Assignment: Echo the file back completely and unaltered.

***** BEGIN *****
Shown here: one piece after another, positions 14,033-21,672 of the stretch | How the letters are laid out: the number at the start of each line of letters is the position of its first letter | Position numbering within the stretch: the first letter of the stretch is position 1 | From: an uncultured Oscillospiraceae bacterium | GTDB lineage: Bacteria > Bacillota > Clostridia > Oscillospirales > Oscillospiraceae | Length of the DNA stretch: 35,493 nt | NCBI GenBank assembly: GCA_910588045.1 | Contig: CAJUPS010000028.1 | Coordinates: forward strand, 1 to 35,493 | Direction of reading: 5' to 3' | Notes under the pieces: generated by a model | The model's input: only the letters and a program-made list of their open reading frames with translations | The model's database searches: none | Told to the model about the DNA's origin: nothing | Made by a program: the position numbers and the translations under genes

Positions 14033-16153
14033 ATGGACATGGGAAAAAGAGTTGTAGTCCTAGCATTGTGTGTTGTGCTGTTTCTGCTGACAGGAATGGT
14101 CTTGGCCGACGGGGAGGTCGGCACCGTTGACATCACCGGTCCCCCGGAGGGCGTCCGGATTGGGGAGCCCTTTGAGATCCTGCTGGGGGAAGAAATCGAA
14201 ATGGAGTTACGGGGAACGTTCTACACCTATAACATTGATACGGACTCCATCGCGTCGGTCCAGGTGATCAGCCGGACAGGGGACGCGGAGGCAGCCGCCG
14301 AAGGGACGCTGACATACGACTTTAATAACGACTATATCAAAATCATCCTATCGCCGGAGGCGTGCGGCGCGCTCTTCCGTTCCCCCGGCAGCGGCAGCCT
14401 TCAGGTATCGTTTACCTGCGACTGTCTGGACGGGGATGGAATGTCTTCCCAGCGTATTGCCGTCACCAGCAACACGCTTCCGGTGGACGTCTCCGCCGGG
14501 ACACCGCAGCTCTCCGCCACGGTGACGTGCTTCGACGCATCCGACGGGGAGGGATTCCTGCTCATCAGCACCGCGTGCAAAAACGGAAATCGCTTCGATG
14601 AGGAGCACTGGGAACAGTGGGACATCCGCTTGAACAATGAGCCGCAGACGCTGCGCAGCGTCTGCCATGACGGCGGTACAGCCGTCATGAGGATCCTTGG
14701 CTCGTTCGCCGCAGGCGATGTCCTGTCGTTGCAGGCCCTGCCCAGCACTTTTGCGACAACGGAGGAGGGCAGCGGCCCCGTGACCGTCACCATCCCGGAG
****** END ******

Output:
Shown here: one piece after another, positions 14,033-21,672 of the stretch | How the letters are laid out: the number at the start of each line of letters is the position of its first letter | Position numbering within the stretch: the first letter of the stretch is position 1 | From: an uncultured Oscillospiraceae bacterium | GTDB lineage: Bacteria > Bacillota > Clostridia > Oscillospirales > Oscillospiraceae | Length of the DNA stretch: 35,493 nt | NCBI GenBank assembly: GCA_910588045.1 | Contig: CAJUPS010000028.1 | Coordinates: forward strand, 1 to 35,493 | Direction of reading: 5' to 3' | Notes under the pieces: generated by a model | The model's input: only the letters and a program-made list of their open reading frames with translations | The model's database searches: none | Told to the model about the DNA's origin: nothing | Made by a program: the position numbers and the translations under genes

Positions 14033-16153
14033 ATGGACATGGGAAAAAGAGTTGTAGTCCTAGCATTGTGTGTTGTGCTGTTTCTGCTGACAGGAATGGT
14101 CTTGGCCGACGGGGAGGTCGGCACCGTTGACATCACCGGTCCCCCGGAGGGCGTCCGGATTGGGGAGCCCTTTGAGATCCTGCTGGGGGAAGAAATCGAA
14201 ATGGAGTTACGGGGAACGTTCTACACCTATAACATTGATACGGACTCCATCGCGTCGGTCCAGGTGATCAGCCGGACAGGGGACGCGGAGGCAGCCGCCG
14301 AAGGGACGCTGACATACGACTTTAATAACGACTATATCAAAATCATCCTATCGCCGGAGGCGTGCGGCGCGCTCTTCCGTTCCCCCGGCAGCGGCAGCCT
14401 TCAGGTATCGTTTACCTGCGACTGTCTGGACGGGGATGGAATGTCTTCCCAGCGTATTGCCGTCACCAGCAACACGCTTCCGGTGGACGTCTCCGCCGGG
14501 ACACCGCAGCTCTCCGCCACGGTGACGTGCTTCGACGCATCCGACGGGGAGGGATTCCTGCTCATCAGCACCGCGTGCAAAAACGGAAATCGCTTCGATG
14601 AGGAGCACTGGGAACAGTGGGACATCCGCTTGAACAATGAGCCGCAGACGCTGCGCAGCGTCTGCCATGACGGCGGTACAGCCGTCATGAGGATCCTTGG
14701 CTCGTTCGCCGCAGGCGATGTCCTGTCGTTGCAGGCCCTGCCCAGCACTTTTGCGACAACGGAGGAGGGCAGCGGCCCCGTGACCGTCACCATCCCGGAG